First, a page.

Developer: Nippon Ichi Software
Publisher: NIS America
Platform: Nintendo Switch
Release Date: 30th of March, 2018 (EU) & 3rd of April, 2018 (NA)
Whoever told you money isn’t everything, is a damn liar!
When it comes to NIS America, like Nicalis, they have been absolutely killing it when it comes to Nintendo Switch releases. Not every game may be a winner, but we did get Disgaea 5 Complete last year and Ys VIII is on its way. In the meantime however, more Switch releases are inbound and the latest is Penny-Punching Princess and it is a weird one.
Imagine a world where money is everything. Monarchs fall, as debts rise. The weakest can tower over the strong, as long as they have enough coin to keep them on top and a there’s a magical calculator that makes things like this possible and now stop imagining it. Why? Because you don’t need to, not when Nippon Ichi Software have developed a game such as this and it’s out in Europe this very week of writing this review!
At a first glance, Penny-Punching Princess certainly looks and a bit like a game that is intended to appeal more to the female gamer audience rather than the male, but it’s simply not the case. In fact, it’s not even a game for children, as it’s actually a hardcore delight that is intended for players who love a challenge. That’s not to say younger players couldn’t play it, it just means, they will require more guidance and assistance to help them advance. But, you should probably avoid letting them play it, since there is quite a bit of swearing to it and to be fair, If you’ve yet to teach them about the birds and the bees, it’s probably a little too early to be giving them a lesson on capitalism.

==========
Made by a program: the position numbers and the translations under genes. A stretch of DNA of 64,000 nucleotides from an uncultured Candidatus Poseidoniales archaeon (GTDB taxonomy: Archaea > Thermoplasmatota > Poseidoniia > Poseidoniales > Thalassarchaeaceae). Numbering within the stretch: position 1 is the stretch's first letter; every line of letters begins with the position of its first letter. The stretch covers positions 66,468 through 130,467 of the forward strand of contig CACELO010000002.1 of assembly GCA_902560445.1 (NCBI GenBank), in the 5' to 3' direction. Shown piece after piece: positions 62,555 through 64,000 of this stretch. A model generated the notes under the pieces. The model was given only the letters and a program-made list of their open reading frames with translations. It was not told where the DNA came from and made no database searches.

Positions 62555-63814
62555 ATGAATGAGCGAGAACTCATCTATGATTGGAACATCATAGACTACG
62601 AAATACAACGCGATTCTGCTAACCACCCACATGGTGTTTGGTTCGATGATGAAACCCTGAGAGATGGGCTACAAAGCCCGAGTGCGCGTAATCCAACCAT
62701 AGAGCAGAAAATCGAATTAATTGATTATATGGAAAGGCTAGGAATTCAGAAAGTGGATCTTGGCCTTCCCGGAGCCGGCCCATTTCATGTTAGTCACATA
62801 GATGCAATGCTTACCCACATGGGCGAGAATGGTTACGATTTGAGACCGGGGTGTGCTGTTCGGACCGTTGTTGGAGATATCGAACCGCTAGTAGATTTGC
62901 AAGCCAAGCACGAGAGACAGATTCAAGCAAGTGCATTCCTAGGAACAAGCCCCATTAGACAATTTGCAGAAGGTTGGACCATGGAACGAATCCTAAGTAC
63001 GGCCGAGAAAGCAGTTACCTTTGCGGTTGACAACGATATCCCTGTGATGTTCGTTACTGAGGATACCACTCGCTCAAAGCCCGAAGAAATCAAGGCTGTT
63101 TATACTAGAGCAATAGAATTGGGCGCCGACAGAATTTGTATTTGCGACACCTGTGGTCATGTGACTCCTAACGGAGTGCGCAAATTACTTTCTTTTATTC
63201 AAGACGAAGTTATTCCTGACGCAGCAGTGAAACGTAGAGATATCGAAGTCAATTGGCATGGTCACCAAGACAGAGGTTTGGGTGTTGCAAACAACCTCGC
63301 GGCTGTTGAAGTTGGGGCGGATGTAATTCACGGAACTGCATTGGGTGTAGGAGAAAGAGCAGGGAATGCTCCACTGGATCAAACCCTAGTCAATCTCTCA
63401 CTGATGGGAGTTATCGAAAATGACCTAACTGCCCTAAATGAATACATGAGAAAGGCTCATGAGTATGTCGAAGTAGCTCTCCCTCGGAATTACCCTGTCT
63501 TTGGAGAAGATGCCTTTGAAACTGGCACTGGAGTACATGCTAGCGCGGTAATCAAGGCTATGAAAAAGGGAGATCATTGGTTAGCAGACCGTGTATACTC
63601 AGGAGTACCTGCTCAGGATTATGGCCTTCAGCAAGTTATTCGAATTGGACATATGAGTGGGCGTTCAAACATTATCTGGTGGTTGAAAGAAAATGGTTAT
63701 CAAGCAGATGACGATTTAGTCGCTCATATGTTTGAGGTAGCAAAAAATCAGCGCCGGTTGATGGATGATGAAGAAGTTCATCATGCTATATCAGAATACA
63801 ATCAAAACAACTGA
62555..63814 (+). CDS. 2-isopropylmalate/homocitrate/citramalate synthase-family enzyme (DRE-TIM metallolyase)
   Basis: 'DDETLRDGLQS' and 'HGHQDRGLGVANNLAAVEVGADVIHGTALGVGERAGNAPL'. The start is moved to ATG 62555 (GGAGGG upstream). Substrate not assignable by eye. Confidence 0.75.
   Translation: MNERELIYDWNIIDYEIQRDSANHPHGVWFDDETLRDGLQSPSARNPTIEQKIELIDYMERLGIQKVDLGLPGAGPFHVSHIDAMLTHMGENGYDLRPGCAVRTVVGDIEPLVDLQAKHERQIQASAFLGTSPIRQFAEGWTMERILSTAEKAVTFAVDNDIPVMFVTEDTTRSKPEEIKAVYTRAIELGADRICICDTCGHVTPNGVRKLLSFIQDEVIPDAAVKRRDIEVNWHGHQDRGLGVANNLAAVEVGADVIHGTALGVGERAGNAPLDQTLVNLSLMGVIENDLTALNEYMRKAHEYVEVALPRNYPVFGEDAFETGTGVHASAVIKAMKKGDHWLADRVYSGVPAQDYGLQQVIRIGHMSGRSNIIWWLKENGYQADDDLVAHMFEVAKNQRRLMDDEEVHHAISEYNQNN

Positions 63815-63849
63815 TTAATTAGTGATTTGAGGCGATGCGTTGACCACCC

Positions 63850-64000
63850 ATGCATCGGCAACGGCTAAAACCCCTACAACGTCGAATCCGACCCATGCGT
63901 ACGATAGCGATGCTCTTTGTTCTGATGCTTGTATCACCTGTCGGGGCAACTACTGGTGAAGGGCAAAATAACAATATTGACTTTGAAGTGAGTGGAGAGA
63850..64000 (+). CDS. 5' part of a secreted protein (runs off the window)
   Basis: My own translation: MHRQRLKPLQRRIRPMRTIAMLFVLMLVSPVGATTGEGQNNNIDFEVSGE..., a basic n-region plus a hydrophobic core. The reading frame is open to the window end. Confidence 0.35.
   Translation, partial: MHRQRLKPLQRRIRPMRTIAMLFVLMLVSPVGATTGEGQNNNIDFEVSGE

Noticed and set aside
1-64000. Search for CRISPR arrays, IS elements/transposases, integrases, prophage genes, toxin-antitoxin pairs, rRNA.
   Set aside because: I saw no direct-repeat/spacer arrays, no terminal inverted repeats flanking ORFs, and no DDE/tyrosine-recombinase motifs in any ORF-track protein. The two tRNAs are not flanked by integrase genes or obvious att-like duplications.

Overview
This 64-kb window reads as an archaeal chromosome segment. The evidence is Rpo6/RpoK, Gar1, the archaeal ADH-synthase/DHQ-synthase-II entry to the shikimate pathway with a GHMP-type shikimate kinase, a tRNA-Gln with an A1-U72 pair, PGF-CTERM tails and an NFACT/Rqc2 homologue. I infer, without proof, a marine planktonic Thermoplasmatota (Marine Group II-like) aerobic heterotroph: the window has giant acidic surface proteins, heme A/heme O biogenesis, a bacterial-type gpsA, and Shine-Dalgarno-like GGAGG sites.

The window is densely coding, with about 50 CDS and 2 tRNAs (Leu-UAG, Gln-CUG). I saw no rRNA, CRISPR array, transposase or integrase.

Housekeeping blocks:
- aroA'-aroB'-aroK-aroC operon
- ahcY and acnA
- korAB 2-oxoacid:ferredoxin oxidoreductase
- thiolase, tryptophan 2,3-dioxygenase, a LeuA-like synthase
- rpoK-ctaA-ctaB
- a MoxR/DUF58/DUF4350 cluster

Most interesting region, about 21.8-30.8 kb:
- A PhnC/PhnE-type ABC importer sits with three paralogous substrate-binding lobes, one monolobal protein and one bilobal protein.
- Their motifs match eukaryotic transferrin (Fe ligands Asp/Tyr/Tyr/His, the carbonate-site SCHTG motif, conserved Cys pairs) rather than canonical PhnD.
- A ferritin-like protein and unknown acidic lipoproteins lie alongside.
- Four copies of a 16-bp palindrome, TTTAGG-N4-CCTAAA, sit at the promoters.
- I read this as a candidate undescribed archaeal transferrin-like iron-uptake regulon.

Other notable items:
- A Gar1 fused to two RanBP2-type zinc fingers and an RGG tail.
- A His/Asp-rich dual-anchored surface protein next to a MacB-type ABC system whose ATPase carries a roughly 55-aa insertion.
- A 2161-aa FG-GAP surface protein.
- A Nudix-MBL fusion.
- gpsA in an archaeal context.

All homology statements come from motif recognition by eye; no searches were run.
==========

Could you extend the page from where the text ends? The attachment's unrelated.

Now, although I lightly, touched on it, the story of Penny-Punching Princess, is a whimsical one. There is a land where power is no longer governed by strength, but by money and who has more of it. It’s also a tale of revenge. You see, 10 years previously, there was a King who got into a huge debt and his death saw him lose more than just his life, but his kingdom as well, as it’s now the properly of the Dragoloans.
The king also left behind his daughter, the princess who once called Castle Tyrannical home. Naturally, the princess, who is literally referred to as Princess, throughout Penny-Punching Princess, lost her will to smile. Her mother died giving birth to her and her whole world had been ripped from underneath her feet but a God did show mercy to her. With the world now ruled by money, one such God named Zenigami, appeared to the Princess and offered her the means to get her revenge and that means is a calculator. I realise it sounds a bit daft, but there is more to the calculator than first revealed as it has a long story behind it and a deep connection to the Princess’ family. But, with the calculator as the only weapon the Princess could ever need, her quest for revenge can finally come to an end and after 10 years of seeking vengeance, the end is in sight.